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Representatives from around the world forge alliance that plans to improve our diets and the food we eat

ITHACA, N.Y. -- Representatives from a dozen agricultural universities and research facilities from around the world finished a three-day meeting April 11 at Cornell University to hammer out details on an alliance to improve diets worldwide. If a memorandum of understanding is signed between all the institutions within the next few months, the alliance could begin assembling agricultural demonstration projects that show how food systems could be improved -- a long-term boon to the food supply and the diets of hundreds of millions of people worldwide. An agreement also would begin the process of upgrading food-systems infrastructures and training within developing countries.

Cornell breaks record, with 13 prestigious national awards given to undergrads and recent grads

ITHACA, N.Y. -- A recent Cornell graduate and a current junior, both from the College of Arts and Sciences, have just received major national awards: the Andrew W. Mellon Fellowship in Humanistic Studies and the Beinecke Brothers Memorial Scholarship. James Kessler '96, a former College Scholar and Near Eastern studies major from Auburn, Ind., is one of 85 college seniors or recent graduates from nearly 800 applicants who will receive a 1997 Mellon Fellowship for a year of graduate study, which includes a stipend of $13,750 plus tuition and mandated fees. Daniel Louis Klein '98, also a College Scholar, from Pittsburgh, has received a 1997 Beinecke Scholarship for superior academic achievement and personal promise. The award includes $2,000 upon completion of undergraduate studies and $15,000 for each of two years in graduate school.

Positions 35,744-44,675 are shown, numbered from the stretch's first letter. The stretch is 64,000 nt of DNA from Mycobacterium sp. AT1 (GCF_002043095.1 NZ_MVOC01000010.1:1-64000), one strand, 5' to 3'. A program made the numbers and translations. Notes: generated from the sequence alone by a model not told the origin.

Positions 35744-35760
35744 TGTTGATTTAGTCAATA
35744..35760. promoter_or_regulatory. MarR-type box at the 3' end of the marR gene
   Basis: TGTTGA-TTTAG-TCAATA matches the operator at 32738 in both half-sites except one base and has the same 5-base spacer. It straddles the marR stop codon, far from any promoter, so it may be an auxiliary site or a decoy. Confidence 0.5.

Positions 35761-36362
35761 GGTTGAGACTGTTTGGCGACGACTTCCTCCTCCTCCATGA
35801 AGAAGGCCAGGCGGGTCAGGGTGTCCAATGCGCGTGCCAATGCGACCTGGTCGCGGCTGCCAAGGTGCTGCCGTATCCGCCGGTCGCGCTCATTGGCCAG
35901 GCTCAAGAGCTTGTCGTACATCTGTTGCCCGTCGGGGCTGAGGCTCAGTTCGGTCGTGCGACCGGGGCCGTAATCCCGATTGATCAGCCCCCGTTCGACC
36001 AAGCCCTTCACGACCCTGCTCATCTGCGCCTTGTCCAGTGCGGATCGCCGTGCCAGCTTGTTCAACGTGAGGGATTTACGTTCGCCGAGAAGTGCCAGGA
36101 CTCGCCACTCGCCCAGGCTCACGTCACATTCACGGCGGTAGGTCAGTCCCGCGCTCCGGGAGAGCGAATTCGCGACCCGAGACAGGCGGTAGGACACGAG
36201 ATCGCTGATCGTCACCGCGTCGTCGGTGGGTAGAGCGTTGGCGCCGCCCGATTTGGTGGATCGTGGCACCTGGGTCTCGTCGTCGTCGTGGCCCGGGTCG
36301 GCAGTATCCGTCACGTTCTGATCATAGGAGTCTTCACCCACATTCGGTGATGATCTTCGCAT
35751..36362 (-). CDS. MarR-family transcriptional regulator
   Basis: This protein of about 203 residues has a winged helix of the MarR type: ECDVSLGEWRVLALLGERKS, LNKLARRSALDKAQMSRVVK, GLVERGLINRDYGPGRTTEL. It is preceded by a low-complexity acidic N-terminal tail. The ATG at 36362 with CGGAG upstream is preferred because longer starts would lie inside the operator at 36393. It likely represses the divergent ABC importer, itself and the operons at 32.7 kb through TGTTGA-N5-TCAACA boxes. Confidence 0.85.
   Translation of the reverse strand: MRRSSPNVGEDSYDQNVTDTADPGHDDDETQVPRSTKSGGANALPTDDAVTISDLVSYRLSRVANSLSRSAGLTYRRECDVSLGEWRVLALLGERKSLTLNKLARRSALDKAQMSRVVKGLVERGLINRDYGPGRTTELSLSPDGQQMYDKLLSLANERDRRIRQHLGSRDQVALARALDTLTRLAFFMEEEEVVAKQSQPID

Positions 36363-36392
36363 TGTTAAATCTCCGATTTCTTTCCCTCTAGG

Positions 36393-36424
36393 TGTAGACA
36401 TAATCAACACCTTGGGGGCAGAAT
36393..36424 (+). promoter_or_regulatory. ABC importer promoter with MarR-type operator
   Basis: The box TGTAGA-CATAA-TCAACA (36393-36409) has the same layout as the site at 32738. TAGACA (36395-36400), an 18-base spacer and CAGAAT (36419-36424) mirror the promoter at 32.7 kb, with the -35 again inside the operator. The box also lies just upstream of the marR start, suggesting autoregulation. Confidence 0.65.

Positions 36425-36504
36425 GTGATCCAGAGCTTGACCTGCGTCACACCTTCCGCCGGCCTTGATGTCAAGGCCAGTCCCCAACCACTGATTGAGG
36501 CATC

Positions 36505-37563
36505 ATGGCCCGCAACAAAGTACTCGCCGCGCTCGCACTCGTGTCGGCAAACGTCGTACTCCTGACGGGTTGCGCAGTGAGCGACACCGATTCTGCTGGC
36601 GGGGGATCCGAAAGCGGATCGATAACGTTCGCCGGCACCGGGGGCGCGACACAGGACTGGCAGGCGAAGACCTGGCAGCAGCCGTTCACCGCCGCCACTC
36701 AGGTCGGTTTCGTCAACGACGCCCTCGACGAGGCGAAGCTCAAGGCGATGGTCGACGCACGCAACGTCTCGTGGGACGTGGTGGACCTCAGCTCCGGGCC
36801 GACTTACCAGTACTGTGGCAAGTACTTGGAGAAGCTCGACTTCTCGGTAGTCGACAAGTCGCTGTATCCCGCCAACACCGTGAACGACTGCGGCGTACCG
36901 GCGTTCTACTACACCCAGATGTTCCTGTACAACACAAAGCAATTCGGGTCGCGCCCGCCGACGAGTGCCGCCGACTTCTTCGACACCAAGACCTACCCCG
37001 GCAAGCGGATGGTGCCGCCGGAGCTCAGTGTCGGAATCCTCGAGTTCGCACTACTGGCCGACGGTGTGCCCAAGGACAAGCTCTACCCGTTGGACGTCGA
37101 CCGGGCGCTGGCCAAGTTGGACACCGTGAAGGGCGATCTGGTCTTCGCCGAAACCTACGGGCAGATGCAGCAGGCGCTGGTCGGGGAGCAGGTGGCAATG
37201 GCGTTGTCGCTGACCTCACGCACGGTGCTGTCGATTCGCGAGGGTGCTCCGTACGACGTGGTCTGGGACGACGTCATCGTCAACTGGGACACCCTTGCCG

Cornell graduate student receives Ford Fellowship for minorities

ITHACA, N.Y. -- Vera Bauer Palmer from Niagara Falls, N.Y., a Cornell University graduate student in the Department of English, has received a Ford Foundation Predoctoral Fellowship for Minorities. Bauer. Palmer is a member of the Tuscarora Nation of the Six Nations Iroquois, Grand River Band, and is in her second year of doctoral study. Designed to increase minority presence in the arts and sciences on college and university faculties, the fellowships provide $14,000 per year over three years to members of racial and ethnic minorities, with an additional $6,000 provided by the student's university for tuition. Applicants must be college seniors, first-year graduate students or individuals at or near the beginning of their graduate studies.

U.S. ambassador to Croatia to address Cornell Law School April 25

ITHACA, N.Y. -- Peter Galbraith, the U.S. ambassador to Croatia, will discuss the successes and failures of the negotiated peace in the former Yugoslavia in a keynote address during "Making Peace Agreements Work," a two-day symposium beginning Friday, April 25, at the Cornell University Law School. The symposium, which is free and open to the public, is sponsored by the Cornell International Law Journal. All sessions take place in the MacDonald Moot Court Room of Myron Taylor Hall.

Third annual Perkins Prize for Interracial Understanding and Harmony to be presented to a Cornell senior on April 28

ITHACA, N.Y. -- The annual Perkins Prize for Interracial Understanding and Harmony at Cornell University will be awarded for the third time at a ceremony on campus Monday, April 28, at 3 p.m. at the Herbert F. Johnson Museum of Art. Orpheus M. Williams, a senior in human ecology and co-leader of Peer Educators in Human Relations (PEHR), will receive this year's $5,000 award.